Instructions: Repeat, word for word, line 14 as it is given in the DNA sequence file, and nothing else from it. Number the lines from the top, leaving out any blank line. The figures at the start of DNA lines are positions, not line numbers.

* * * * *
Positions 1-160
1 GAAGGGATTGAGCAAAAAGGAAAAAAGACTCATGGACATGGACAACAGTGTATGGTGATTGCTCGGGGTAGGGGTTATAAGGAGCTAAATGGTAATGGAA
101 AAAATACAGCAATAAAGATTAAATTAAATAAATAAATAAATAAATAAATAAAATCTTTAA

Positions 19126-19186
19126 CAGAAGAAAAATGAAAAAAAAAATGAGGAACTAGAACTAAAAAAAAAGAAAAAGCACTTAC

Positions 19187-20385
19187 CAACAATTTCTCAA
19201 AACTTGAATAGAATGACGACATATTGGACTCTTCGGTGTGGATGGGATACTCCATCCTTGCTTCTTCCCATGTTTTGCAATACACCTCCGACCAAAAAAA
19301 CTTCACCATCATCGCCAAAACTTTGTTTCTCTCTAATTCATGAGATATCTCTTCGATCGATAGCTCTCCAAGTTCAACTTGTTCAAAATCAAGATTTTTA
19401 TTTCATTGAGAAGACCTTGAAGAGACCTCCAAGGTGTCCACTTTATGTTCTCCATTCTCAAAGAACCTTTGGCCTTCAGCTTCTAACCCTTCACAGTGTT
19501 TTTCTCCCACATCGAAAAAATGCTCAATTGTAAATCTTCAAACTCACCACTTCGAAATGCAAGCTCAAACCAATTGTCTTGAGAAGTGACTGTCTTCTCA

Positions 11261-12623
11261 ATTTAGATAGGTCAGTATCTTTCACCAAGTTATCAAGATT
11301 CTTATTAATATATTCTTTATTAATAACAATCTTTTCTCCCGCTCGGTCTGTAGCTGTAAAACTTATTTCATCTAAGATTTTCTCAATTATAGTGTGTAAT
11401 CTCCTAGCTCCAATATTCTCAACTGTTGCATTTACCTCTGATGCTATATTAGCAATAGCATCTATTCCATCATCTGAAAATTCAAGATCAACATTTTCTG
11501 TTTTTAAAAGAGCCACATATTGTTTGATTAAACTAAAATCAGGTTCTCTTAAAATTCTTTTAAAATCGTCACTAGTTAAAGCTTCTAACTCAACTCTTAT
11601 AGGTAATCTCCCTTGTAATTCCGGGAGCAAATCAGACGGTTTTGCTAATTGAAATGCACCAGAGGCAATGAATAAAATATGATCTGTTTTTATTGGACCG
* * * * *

11301 CTTATTAATATATTCTTTATTAATAACAATCTTTTCTCCCGCTCGGTCTGTAGCTGTAAAACTTATTTCATCTAAGATTTTCTCAATTATAGTGTGTAAT